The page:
I love fall! This is the time to cuddle up with a good read, to re-live favorite stories and find new ones. We enjoy reading fairy and folk tales and discovered some great retellings of old fables.
On one of these nights, we fell in love with “Yokki and the Parno Gry” by Richard O’Neill and Katharine Quarmby, published by Child’s Play. Inspired by a traditional Romanian folk tale, “Yokki and the Parno Gry“ tells the story of a travelling family.
Yokki and his family are travelers. They take their canvas tents over the country. In the winter, they are selling what they made with their own hands, before picking fruits and vegetables and working for local farmers during harvest season. Telling stories is a big part of everyday life: In the evening, the whole family gathers around the fire to share fables and experiences. Little Yokki is telling the best tales, retelling what he heard from other people, mixing it up and adding bits of his own.
Yokki’s creativity and talent becomes more and more important when the family goes through hard times. After a wet summer and a poor harvest, he shares the story of the Parno Gry, a powerful white horse who would fly into camp and bring them away to a foreign land with plenty to work, harvest and eat. Dreams alone don’t fill stomachs, but Yokki’s wise grandmother supports his love for storytelling. “Sometimes all we have are our dreams”, she says. “They keep us going until the next opportunity appears.”
Indeed, after one especially cold night, Yokki’s dream seems to become reality. A huge white horse appears to take the family and all their belongings, soar high in the night sky and bring them into a land full of wonder: Cold air, fruit trees, a clear stream, wild gardens and vegetables growing in the rich soil promise a better future. To this day, Yokki’s family believe and value children’s dreams and imaginations. Especially in their darkest hours, when they need them to find inspiration and strength.
Like every folk tale, “Yokki and the Parno Gry” leaves a lot to the imagination. This makes the book perfect for readers every age: Our five-year-old loved the idea of dreams becoming reality. As a parent, I like to inspire her believe in the importance of her dreams and stories. Finja loves to spin her own fables and Yokki’s story strengthened the need make up and tell stories on her own! Older readers are invited to dive deeper into the world of Romani folk tales, maybe develop an interpretation of their own. The book also gives us a glimpse into a culture, that is not well known in the US and therefore barely understood.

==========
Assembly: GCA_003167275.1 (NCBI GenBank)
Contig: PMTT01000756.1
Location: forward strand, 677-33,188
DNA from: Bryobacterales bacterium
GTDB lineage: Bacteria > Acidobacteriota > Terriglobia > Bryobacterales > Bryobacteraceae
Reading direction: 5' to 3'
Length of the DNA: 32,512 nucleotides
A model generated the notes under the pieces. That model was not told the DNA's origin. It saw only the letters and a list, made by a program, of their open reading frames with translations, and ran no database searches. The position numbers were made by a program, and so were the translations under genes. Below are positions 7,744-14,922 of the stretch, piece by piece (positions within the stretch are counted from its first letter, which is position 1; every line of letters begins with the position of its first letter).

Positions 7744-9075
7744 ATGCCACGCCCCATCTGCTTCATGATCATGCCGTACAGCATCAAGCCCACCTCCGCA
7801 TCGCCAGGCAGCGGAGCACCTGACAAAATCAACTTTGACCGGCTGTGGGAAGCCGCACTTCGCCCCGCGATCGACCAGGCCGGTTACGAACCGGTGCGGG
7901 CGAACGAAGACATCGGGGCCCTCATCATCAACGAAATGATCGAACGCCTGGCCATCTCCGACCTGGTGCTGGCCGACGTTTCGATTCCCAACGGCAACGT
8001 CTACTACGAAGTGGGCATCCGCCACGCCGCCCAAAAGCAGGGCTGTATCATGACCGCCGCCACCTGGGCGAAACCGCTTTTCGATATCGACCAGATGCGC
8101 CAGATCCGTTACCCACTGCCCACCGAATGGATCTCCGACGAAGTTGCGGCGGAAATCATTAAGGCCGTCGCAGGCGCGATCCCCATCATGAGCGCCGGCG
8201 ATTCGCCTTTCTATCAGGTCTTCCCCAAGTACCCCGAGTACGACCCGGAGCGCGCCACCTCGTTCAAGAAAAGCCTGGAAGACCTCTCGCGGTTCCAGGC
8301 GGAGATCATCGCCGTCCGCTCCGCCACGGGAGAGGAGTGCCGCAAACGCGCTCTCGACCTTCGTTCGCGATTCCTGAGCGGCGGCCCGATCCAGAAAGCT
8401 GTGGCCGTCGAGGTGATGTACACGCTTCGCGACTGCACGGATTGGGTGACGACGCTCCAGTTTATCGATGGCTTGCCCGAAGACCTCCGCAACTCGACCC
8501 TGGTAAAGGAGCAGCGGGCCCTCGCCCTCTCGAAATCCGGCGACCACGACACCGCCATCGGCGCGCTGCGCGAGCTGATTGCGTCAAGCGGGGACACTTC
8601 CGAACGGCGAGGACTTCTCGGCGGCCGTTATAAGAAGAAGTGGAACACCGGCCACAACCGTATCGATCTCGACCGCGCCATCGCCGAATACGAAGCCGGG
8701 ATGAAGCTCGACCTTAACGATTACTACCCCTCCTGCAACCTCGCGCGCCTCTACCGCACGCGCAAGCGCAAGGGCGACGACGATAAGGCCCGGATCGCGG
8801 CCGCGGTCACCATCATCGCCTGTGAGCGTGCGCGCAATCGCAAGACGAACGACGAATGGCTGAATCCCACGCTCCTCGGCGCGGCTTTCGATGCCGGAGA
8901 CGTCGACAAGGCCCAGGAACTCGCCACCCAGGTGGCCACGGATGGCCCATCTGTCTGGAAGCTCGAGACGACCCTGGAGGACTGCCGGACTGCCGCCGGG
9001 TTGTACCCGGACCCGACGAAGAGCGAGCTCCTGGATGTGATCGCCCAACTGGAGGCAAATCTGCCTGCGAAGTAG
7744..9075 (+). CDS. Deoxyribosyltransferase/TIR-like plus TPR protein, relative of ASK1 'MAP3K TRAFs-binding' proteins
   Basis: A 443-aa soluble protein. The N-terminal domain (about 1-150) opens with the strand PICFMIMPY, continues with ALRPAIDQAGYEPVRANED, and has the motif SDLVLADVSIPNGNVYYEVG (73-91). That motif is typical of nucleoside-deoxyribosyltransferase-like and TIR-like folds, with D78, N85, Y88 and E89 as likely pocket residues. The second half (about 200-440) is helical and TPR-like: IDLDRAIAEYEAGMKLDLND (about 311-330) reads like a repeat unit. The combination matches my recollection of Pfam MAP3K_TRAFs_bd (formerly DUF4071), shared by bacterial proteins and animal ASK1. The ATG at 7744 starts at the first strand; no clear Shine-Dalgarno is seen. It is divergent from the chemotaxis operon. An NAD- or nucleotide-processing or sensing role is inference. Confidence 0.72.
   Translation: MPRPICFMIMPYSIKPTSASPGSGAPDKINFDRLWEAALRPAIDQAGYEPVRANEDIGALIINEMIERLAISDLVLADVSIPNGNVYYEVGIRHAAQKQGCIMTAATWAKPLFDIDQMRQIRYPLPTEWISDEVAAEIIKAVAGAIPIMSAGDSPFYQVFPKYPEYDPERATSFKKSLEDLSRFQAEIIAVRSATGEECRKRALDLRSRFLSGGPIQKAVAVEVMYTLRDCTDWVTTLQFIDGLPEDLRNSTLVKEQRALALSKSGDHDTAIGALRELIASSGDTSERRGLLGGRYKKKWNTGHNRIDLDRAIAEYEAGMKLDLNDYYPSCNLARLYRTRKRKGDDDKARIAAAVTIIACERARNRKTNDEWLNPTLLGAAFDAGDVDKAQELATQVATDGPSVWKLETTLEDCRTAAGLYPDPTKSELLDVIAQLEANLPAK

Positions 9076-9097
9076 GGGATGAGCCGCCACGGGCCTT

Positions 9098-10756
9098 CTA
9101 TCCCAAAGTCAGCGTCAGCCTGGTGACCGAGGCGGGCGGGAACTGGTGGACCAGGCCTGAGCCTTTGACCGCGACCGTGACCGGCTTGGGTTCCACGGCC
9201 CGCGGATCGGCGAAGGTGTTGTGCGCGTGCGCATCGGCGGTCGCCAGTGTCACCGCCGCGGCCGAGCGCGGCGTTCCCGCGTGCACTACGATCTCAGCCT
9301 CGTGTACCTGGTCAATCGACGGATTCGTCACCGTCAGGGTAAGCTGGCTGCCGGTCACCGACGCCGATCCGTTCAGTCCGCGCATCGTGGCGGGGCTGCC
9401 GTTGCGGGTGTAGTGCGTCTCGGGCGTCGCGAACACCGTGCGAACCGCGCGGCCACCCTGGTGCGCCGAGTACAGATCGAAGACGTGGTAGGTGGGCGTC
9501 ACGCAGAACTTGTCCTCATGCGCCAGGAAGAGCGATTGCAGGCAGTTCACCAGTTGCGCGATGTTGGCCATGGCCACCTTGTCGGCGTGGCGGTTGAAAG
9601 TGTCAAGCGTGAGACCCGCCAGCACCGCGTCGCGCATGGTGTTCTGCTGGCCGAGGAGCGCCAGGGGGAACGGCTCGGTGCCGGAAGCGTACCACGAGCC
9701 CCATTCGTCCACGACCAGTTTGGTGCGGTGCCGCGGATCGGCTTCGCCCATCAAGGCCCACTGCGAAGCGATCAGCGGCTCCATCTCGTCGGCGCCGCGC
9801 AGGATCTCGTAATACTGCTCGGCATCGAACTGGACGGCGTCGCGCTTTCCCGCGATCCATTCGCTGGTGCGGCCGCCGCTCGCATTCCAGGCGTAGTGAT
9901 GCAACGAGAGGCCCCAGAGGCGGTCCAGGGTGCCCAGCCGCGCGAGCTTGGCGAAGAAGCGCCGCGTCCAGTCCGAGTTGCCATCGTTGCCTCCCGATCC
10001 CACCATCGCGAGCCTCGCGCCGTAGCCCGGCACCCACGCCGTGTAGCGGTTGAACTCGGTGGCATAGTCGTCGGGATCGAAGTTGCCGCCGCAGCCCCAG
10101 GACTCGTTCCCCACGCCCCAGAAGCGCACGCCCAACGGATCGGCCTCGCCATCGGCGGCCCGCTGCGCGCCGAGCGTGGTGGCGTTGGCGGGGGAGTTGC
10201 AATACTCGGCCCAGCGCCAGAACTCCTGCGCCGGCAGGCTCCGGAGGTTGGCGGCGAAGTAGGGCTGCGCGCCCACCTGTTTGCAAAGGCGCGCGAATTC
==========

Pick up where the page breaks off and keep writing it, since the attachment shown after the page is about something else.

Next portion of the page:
“Yokki and the Parno Gry“ was written in cooperation of Richard O’Neill, a Romani storyteller raised in North England, and Katharine Quarmby, an award-winning journalist and writer. Richard O’Neill knows about the traveler’s life of his forefathers: Born into a large family in small a mining community in the North East of England he travelled with the seasons all over the country. According to his own words, he is “taking his storytelling skills around the country, winter will find him in Manchester, the rest of the year telling tales and performing anywhere from Cumbria to Cornwall, Skegness to Southport.” Best known for storytelling, Richard is also the author of a number of children’s books, and award-winning plays for adult audiences, a number of which have been broadcast on national radio.
We can thank Marieke Nelissen for the eye-catching drawings in this book: Made with ink and watercolors they are full of expression, but not distracting. Marieke Nelissen’s images are the perfect illustration for a folk tale about the power of imagination.
“Yokki and the Parno Gry” is the perfect read for a rainy weekend or a stormy night. Enjoy!
“Yokki and the Parno Gry”
written by Richard O’Neill and Katharine Quarmby
illustrated by Marieke Nelissen
Publisher: Child’s Play International